How to prepare for driving in the snowBy Kijiji Autos
Whether you've recently moved provinces or are gearing up for your first winter behind the wheel, driving in the snow can often be an unnerving experience. It takes a special approach and lots of patience to get comfortable driving on slippery surfaces. These tips are designed to help you master the art of driving on snow and ice.
Plan ahead as much as possible
You’ll quickly learn that driving in winter can be made much easier by simply setting aside some time to prepare. Write up a mental list of things to check before heading out into the snow:
- How’s your car? Inspect the tires, brakes, battery, engine and windshield.
- What’s the weather forecast? Although driving in the snow isn’t always avoidable, you might want to hang up the keys if a blizzard is coming.
- Do you have a winter survival kit? This is comprised of simple items, such as an ice scraper, safety vest, antifreeze, extra blankets, etc., to ensure you’re covered should something unexpected happen while on the road.
Better safe than sorry
It’s important to give yourself plenty of time when driving in the snow, and it’s always dangerous to rush and speed while behind the wheel. You become especially hazardous to yourself and everyone else on the road when you speed in the snow.
Staying alert is crucial during winter driving. A road may suddenly become more slippery depending on a number of factors. Certain streets are plowed and salted more frequently than others, while even the type of concrete or asphalt can determine how slick a stretch of road might be. Pay attention to your surroundings and drive defensively.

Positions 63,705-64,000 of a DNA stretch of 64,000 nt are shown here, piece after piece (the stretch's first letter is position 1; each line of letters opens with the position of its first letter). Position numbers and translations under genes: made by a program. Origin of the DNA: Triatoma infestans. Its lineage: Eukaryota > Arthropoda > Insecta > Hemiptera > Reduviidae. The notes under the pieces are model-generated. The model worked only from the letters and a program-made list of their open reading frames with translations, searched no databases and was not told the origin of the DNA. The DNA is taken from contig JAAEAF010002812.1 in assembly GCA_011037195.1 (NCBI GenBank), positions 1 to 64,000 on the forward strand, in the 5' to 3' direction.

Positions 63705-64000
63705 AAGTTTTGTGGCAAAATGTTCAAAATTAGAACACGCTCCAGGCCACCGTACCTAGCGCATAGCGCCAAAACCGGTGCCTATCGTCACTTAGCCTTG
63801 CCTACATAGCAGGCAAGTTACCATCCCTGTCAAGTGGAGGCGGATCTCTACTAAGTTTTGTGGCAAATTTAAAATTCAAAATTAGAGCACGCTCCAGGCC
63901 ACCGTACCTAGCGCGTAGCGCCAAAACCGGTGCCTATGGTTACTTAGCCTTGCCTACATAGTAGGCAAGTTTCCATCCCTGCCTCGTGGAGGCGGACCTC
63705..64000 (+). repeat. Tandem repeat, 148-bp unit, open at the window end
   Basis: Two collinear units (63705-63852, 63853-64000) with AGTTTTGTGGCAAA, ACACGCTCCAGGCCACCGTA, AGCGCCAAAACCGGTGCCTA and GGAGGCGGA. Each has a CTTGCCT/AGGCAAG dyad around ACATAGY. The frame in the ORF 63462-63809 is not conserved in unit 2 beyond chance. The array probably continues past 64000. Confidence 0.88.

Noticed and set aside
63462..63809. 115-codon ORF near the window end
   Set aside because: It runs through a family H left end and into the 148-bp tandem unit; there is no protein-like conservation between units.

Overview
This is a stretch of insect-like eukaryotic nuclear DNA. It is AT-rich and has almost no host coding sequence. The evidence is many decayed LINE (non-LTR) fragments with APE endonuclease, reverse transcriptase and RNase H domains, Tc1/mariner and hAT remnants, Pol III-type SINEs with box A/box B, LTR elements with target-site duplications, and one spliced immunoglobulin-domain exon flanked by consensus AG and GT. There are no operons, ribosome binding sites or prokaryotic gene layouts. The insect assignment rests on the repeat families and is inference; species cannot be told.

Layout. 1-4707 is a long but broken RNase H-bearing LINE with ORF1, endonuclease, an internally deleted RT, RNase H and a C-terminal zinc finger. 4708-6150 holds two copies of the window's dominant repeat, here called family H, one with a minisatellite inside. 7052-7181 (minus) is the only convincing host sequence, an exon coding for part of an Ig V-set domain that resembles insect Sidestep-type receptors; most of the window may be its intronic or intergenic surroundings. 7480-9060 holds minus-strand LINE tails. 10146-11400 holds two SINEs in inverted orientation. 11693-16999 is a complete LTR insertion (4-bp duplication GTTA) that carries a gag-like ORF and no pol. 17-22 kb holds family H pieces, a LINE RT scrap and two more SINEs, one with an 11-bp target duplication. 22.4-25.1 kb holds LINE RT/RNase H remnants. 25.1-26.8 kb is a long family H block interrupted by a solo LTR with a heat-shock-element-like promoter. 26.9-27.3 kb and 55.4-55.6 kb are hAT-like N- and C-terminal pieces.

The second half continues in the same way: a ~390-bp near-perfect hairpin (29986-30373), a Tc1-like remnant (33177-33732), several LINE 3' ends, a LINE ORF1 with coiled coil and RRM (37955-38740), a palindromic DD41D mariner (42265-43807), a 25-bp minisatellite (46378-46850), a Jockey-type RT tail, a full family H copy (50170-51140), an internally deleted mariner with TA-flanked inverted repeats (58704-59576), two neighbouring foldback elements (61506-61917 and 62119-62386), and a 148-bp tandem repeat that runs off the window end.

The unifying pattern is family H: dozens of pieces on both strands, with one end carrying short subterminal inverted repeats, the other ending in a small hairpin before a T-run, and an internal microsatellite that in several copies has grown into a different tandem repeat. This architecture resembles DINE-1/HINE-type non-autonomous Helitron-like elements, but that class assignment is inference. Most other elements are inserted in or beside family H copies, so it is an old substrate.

Give other people lots of space
While the normal following distance rule in optimal conditions should be three to four seconds, you should give much more space to other drivers in the snow, closer to 8 to 10 seconds. Don’t expect that you’ll be able to quickly accelerate or maneuver between lanes—it’s important to be considerate of other drivers and on high alert. If you’re driving on the highway, be wary when trying to overtake another vehicle or large truck. Not only will falling snow greatly decrease your visibility, some parts of the road that remain untouched by other vehicles might be particularly slippery.
It’s crucial to remember that braking distances are significantly increased in icy conditions. Assuming the reaction times are identical, a vehicle traveling at 50 km/h on a dry road might need upwards of 35 metres to safely come to a stop. Comparatively, a car traveling at the same speed on an icy road will need at least 85 metres to come to a safe stop. This is also based on the presumption that other cars are equipped with winter tires—the distance will be even greater if they aren’t.
Driving in snow can be a stressful order for even the most experienced of motorists. That’s why it’s important to ensure that you’re up for the task. By preparing in advance and respecting the rules of the road, even the most inexperienced winter driver can master the elements.
If you’re looking for a vehicle for the snowy season, Kijiji Autos has a wide selection of winter-ready cars.
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